Welcome to this week’s Roundtable!

We all know that as K-pop consumers, we are constantly taking in not only audio, but also the visual aspects of a group’s debut or comeback. In fact, one could argue that a group’s ability to catch and hold attention is just as dependent on the viral potential of a song’s choreography as the music itself.

This week, we asked our panel of writers: What are some of your favorite K-pop choreographies of all time? Are there any specific moves that stand out in your mind?

Amy: Two words: RINO. NAKASONE.

She is hands down my favorite K-pop choreographer, and I love all her K-pop work, so it’s hard to narrow it down to one or two sets of choreography. I could babble on about her for days, but to keep it short, my favorite thing about her is that she can choreograph a dance just a great for the boys as she can for the girls. Obviously there are added difficulties for girl groups because choreographers have to take into consideration that girls often perform in heels, which probably limits the complexity of footwork, but I appreciate how sex-neutral her work can be. There are a lot of choreographers who are obsessed with injecting their sex into choreography (lookin’ at you: pelvis hip thrusts and dry-humping-the-floor choreographers) but I love how Rino’s choreography is mostly just about details in foot and armwork.

Sigh. I wish I could marry her. Or just be movement-literate enough to dance to her work, whichever.

Gaya: I second all the Rino love that has been, is, and will be featured in this Roundtable. I watched the video of her and her dancers perform the original choreography for SHINee‘s Japanese song “Seesaw” five times because I was too busy sobbing the first time.

For me, K-pop choreography isn’t so much about the dancing as it is about the overall performance, how it is used to highlight the song. It is near impossible to dance and sing at the same time for an entire song, and having whoever is singing their line just standing there while the rest of the group continues with the choreography gets stale pretty quickly, too–T-ara‘s latest “Day by Day” would be the latest example of that. In my opinion, non-conventional choreography that allows the audience to better follow and feel the song is my preference. One such routine is Brown Eyed Girls‘ “Sixth Sense,” with its back up dancers filling out the stage and aiding the execution of the military theme. Big Bang also uses their back up dancers to the fullest in creating the mood for their live performances, like in “Bad Girl” and “Somebody to Love.” SNSD-TTS‘ live performances of “Baby Steps” and 2AM‘s “I Did Wrong” have the idols controlled by the dancers, and are stand outs in the way the dancing does not hinder the vocals, and in the process becomes even more interesting for their non-conventionality. You can have too much of a good thing though, so I’m glad that the “puppet dance” hasn’t become a full-blown trend in K-pop. But essentially, choreography doesn’t always have to follow the typical formula and is in fact all the better for approaching the song from a different angle.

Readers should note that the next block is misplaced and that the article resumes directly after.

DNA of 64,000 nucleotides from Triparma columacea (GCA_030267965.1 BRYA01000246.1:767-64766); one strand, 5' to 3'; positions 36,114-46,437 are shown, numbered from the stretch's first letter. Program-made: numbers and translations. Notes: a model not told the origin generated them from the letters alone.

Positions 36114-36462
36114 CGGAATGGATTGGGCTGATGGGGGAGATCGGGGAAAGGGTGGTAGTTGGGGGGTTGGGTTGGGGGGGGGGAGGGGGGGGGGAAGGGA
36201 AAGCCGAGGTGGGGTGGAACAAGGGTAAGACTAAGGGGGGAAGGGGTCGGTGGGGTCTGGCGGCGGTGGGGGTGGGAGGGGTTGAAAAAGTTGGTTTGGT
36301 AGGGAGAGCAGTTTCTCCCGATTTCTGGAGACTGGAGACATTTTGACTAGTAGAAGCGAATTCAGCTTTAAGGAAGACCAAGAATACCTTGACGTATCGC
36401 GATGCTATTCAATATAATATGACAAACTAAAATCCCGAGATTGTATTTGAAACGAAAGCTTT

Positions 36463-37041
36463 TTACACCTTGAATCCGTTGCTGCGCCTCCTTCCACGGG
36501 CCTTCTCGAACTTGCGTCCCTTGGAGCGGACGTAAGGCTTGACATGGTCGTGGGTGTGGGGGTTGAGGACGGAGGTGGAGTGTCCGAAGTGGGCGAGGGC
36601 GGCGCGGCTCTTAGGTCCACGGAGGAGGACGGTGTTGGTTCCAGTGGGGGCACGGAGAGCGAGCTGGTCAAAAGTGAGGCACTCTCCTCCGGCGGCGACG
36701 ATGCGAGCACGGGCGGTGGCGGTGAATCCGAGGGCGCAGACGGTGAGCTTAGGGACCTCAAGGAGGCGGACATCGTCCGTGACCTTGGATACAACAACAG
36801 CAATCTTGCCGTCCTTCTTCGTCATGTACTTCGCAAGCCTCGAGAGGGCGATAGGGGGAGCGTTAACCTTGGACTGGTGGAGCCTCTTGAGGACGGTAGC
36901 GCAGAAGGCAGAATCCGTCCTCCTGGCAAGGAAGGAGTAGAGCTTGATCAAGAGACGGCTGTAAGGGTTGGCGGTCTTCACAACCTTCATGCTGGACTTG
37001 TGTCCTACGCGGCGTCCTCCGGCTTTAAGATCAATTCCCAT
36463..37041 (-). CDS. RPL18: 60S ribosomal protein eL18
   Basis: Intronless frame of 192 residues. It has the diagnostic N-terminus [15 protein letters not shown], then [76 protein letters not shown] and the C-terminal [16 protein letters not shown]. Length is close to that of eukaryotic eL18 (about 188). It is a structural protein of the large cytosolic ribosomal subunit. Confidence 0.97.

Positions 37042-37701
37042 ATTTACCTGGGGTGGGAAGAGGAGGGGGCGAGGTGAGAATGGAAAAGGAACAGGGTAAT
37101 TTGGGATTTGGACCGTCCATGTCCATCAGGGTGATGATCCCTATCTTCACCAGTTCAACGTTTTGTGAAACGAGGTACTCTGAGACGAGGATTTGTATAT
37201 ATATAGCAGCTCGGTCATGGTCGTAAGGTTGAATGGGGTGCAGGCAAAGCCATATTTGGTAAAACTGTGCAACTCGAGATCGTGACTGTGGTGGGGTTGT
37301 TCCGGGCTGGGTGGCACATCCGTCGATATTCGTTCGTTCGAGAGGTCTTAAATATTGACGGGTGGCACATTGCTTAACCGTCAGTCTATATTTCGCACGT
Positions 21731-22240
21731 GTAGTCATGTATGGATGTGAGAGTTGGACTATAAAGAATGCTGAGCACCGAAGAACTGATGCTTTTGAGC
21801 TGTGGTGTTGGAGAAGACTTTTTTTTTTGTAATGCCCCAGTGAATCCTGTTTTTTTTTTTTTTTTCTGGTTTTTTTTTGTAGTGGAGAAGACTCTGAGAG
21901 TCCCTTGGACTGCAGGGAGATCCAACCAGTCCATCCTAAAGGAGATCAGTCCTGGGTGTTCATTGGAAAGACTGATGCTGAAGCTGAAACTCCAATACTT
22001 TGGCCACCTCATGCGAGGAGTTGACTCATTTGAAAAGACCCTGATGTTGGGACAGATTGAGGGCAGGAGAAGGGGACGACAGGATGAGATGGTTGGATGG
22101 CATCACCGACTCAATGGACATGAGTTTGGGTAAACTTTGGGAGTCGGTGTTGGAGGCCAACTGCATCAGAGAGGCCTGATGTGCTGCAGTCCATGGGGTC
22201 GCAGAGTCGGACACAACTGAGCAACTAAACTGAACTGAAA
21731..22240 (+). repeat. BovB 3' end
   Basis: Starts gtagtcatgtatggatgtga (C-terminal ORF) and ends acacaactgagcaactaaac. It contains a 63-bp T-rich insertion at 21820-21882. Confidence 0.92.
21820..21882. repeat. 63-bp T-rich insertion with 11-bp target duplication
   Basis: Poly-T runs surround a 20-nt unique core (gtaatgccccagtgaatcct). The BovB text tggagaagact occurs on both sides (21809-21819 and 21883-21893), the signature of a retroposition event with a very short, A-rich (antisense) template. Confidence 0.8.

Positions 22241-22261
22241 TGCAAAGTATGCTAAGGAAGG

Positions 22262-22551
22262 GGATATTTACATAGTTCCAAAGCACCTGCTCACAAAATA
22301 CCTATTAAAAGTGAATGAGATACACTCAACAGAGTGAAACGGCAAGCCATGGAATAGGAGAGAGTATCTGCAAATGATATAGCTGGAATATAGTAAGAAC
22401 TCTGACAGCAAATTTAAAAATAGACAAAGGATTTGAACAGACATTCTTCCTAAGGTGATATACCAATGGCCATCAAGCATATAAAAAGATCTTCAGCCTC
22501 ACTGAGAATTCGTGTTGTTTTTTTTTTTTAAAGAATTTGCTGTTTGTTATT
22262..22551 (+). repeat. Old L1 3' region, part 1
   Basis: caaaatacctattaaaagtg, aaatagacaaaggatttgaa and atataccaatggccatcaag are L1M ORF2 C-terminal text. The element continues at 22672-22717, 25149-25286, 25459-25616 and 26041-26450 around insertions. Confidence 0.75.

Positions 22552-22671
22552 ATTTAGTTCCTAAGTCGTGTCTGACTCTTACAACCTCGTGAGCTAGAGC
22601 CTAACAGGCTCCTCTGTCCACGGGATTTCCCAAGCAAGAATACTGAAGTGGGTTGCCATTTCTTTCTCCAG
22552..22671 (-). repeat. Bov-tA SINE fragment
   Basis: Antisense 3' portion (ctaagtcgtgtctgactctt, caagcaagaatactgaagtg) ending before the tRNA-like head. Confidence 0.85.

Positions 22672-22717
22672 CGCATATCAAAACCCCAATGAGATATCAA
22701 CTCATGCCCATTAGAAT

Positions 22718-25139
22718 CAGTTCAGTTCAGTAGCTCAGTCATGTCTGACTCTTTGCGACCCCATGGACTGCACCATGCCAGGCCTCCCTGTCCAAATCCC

As for favourite moves: in probably what is the dumbest reason to start stanning an idol, I fell for Hyoyeon when she leapt off the floor towards the end of the Korean “Gee” MV. I mean, it was all cute and colourful and then suddenly out of nowhere this girl does an elephant jump in heels–she does the lame-o one-legged version in all the live performances and the Japanese version, but that first jump made her queen of my bias list… I also like Big Bang’s human microphone stands–where can I get one?

Dana: Though I’m not a big fan of the song or the concept, I love love love the choreography for miss A‘s “Breathe.” Not only is it unique and just really fun, it also does a superb job of showcasing miss A’s versatility as dancers and performers. I mean, Jia and Fei do choreographed HANDSTANDS. Live. On stage. Are you for real, gurls? They make it look so effortless, too. As someone who probably couldn’t do a handstand unless said handstand takes place in a swimming pool, let me assure you that it is not.

Not that I could ever figure out how to do that shoulder shake, either.

Also, this one is probably a weird personal preference, but I thought that Secret‘s choreography for “Madonna” was so totally on the money. The execution of that choreography plus the intense vocals turned me into a complete Secret fan.